Many small and remote countries also enjoy a wealth of ministerial positions. The state of Antigua and Barbuda has twenty-three, Guyana has thirty-three, and the Cook Islands has forty-three. Gabon has fifty-five cabinet-rank officers^—one for every 20,000 inhabitants. (In the United States there is one cabinet member for every 18 million citizens.) Most of Gabon’s ministers have multiple responsibilities. For example, a single minister is responsible for Domains, Housing, Urbanism, Land Registration, and the Law of the Sea. Gabon also has a Minister of Road, Rail, River, and Lagoon Transport and of Social Communication.

Although New Zealand has almost as many cabinet posts as Gabon, it thriftily employs rather fewer ministers. The same names appear over and over again. One Geoffrey Palmer is Deputy Prime Minister and Attorney General, runs the Ministry of Justice, holds down the Ministry in Charge of the Government Printing Office, and serves as the Minister in Charge of the Legislative Department. Similarly, in the smaller but considerably more turbulent cabinet of Lebanon, Nabih Barri finds time to preside at Justice as well as to control Hydroelectric Resources. Such versatility is rivaled in Brunei, where Sir Hassanal Bolkiah, the Sultan, is also Prime Minister, the Minister of Finance, and Minister of Internal Affairs. On the little South Pacific island of Niue, thirteen of the twenty-three ministries are run by the Premier, Robert R. Rex, C.M.G., O.B.E., and his son, Robert R. Rex, Jr.; two other officials share the remaining ten posts. The record for most cabinet posts filled by an individual belongs to Rajiv Gandhi, who holds eleven out of India’s twenty-seven ministerial portfolios.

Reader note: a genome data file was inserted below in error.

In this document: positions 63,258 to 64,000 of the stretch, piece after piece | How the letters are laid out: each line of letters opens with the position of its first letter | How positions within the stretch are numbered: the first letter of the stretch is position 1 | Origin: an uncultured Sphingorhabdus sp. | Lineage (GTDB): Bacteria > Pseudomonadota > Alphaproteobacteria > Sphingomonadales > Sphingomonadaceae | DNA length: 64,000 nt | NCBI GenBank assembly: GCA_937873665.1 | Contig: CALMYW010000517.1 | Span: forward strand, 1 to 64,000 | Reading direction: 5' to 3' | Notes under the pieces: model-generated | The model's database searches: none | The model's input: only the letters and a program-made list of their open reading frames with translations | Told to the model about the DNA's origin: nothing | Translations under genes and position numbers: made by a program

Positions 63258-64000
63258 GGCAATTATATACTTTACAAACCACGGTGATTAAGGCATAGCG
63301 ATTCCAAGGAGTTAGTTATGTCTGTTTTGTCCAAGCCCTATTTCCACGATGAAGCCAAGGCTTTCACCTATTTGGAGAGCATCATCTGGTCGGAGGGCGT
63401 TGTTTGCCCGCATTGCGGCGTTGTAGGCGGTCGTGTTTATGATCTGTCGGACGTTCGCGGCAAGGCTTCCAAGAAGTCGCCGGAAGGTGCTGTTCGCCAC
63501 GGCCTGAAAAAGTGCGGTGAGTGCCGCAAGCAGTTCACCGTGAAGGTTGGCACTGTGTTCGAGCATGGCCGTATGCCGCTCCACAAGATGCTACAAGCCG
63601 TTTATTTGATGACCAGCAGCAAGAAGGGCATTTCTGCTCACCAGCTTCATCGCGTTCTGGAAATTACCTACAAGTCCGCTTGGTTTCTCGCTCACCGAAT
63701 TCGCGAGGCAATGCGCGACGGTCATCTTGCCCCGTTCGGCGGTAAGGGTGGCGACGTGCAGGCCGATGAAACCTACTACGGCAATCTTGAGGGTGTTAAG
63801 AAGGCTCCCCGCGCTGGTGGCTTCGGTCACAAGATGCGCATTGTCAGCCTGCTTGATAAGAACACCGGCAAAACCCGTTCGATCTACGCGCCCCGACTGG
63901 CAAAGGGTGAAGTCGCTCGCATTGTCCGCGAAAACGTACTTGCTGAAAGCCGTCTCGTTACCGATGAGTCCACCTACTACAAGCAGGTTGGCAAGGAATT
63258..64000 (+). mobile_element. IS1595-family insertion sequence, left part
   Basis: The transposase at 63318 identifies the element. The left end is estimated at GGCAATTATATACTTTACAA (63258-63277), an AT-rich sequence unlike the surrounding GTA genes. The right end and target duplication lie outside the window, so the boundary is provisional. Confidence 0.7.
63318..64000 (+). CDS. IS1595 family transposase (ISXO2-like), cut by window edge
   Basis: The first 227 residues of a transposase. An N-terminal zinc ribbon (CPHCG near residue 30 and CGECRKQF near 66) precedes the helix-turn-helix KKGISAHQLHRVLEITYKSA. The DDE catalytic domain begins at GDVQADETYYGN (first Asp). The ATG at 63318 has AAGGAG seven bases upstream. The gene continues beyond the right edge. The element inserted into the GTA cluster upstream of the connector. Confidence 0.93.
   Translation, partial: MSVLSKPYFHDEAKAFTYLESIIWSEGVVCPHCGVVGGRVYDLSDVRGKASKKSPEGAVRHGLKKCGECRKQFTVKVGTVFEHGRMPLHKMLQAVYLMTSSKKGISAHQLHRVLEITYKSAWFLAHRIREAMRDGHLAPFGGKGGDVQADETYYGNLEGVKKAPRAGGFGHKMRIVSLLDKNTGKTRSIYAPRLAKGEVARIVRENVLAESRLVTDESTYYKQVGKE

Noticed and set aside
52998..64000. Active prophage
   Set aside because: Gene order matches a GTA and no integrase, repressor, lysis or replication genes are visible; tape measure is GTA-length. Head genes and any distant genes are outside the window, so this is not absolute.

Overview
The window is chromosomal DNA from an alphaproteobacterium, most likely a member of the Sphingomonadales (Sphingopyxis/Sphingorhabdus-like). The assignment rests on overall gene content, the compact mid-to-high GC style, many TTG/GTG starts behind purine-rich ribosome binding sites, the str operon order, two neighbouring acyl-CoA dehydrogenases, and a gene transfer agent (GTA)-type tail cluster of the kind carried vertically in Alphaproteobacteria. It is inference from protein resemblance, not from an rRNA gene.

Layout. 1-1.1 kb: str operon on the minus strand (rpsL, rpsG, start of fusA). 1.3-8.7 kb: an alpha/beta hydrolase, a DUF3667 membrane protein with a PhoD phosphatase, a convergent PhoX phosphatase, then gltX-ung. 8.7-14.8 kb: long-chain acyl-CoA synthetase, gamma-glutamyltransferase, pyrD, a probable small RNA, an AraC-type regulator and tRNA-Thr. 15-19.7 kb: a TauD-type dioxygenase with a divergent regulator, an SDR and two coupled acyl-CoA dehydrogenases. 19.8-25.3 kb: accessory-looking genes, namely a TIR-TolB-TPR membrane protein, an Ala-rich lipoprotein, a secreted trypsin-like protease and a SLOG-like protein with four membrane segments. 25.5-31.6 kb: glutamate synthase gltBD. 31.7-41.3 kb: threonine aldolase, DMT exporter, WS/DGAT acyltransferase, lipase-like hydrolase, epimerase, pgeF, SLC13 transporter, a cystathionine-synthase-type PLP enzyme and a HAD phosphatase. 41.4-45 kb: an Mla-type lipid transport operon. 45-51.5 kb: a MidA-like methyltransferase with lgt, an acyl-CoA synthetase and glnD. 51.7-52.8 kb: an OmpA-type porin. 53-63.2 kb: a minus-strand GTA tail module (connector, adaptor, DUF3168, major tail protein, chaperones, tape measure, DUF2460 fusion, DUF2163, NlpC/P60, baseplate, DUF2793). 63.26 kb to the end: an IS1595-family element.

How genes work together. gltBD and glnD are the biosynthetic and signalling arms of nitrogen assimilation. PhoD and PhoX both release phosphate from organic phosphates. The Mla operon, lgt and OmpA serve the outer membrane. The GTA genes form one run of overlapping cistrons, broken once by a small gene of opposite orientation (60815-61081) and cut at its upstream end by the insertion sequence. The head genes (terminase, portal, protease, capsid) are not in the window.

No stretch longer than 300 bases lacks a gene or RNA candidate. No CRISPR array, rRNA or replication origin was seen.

A few cabinet officers, at least, must enjoy their work. Papua New Guinea has a Ministry of Youth, Women, Religion, and Recreation. Many countries have cheerful-sounding cabinet posts dedicated to Youth or to Sport. Mongolia has a State Committee for Physical Culture and Sports, and Canada a Ministry of State for Fitness and Amateur Sports. Until recently France had a Ministry of Leisure and Italy a Ministry of Tourism and Public Entertainment. Morocco has a Ministry of Handicraft and Social Affairs. The Netherlands Antilles, in a paroxysm of good cheer, once maintained a Minister of Culture, Youth, Recreation, and Sport and Well-Being—an enviable post!

CABINET JOBS CAN be more idiosyncratic than one might expect. Justice may exist in any country, and few nations lack Interior, but you know where you are (almost) when a nation has a Ministry for the Aegean (Greece), a Ministry of Atolls Administration (Maldives), a Ministry of Maori Affairs (New Zealand), a Ministry of Pilgrimage Affairs (Saudi Arabia), or a Ministry for Irish-Speaking Affairs (Ireland). The Ministry of the Sugar Industry is surely in Cuba, and the Ministry of Jute in Bangladesh; the Ministry of Construction Jihad could only be in Iran; and the Ministry for Labor and the Ivorization of Cadres, whatever that is, must conduct business in the Ivory Coast.